Monday, March 30, 2015

Nature's Keystone XL.. in reverse

The National Wildlife Federation has a new report out on the ecological damage of the BP oil disaster.  To put it briefly, it's probably very bad.  But we're going to learn about how bad it is over the course of decades, so no one will actually notice.  But even now they're finding it's more widespread than you might think.
Muth said he and other federation officials visited Cat Island in Barataria Bay last week and found the mangroves that had been used as a rookery by pelicans and other birds before the spill were almost all dead and not being used by the birds.

The island itself is eroding, which Muth said was exacerbated by its being washed over with oil during the spill, and remaining birds have moved to other smaller islands nearby. The island's erosion is just one of a number of locations in Louisiana's wetlands where oil or the cleanup of oil has speeded up the erosion of wetlands, he said.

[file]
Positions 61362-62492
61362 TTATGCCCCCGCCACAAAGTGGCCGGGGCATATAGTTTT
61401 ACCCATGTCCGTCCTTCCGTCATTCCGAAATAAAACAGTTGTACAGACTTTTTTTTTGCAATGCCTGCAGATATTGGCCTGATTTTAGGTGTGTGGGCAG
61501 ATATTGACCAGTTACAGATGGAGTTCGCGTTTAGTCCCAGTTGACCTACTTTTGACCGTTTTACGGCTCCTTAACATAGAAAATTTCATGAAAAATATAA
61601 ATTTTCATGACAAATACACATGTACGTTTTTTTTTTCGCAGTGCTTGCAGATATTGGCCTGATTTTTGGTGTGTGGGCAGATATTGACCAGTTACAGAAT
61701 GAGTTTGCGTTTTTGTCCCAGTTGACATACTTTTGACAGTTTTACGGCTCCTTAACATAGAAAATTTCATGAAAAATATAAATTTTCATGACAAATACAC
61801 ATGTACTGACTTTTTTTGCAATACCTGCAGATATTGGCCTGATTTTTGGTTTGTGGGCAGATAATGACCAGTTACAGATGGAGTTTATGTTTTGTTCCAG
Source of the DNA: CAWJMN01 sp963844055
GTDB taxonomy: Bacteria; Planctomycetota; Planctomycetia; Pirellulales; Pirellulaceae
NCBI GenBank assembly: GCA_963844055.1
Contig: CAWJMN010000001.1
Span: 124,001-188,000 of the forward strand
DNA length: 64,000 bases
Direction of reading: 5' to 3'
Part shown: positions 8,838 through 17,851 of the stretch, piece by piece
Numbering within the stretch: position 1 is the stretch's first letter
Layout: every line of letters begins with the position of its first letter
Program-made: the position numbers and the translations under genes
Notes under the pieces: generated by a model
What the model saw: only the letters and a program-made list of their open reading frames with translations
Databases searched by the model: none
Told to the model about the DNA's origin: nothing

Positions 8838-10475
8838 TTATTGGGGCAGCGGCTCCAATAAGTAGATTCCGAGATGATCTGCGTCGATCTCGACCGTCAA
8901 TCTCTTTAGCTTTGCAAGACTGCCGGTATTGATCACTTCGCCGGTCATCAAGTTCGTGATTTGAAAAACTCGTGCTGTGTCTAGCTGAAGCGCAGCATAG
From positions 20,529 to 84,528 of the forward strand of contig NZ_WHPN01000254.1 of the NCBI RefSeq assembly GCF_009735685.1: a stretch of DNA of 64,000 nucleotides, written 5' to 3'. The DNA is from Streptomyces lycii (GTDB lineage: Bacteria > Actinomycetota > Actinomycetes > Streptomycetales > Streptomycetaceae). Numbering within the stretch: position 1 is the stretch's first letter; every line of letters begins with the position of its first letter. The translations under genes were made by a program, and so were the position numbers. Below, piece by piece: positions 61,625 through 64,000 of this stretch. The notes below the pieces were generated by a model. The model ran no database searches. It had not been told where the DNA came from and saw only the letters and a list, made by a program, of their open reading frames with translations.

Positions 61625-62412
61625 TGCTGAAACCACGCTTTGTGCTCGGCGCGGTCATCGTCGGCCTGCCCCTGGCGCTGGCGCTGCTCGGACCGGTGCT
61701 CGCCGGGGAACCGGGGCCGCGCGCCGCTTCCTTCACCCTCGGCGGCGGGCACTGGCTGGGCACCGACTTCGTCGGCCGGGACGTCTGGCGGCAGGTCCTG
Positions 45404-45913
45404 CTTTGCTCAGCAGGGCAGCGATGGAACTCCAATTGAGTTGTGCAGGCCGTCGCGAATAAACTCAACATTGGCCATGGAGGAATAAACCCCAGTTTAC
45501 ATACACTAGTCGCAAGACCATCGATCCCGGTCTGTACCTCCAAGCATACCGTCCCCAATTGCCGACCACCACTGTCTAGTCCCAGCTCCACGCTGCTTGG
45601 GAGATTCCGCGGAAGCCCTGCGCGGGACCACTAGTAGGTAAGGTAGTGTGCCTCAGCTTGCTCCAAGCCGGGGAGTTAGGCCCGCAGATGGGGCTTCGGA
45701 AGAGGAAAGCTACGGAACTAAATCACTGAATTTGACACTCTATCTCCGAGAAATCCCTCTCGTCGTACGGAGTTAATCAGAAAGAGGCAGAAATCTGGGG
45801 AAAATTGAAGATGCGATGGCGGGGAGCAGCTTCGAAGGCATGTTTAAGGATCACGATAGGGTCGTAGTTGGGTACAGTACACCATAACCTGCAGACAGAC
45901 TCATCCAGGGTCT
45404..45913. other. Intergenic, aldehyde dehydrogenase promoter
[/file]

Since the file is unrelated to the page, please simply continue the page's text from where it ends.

The report also cited studies that found oil and dispersant compounds in the eggs of white pelicans nesting in Minnesota, Iowa and Illinois, raising concerns about reproduction of the pelicans.

"Scientists made this discovery at Marsh Lake (in Minnesota), which is home to the largest colony of white pelicans in North America," the report said. "Petroleum compounds were present in 90 percent of the first batch of eggs tested. Nearly 80 percent of the eggs contained the chemical dispersant used during the Gulf oil spill."

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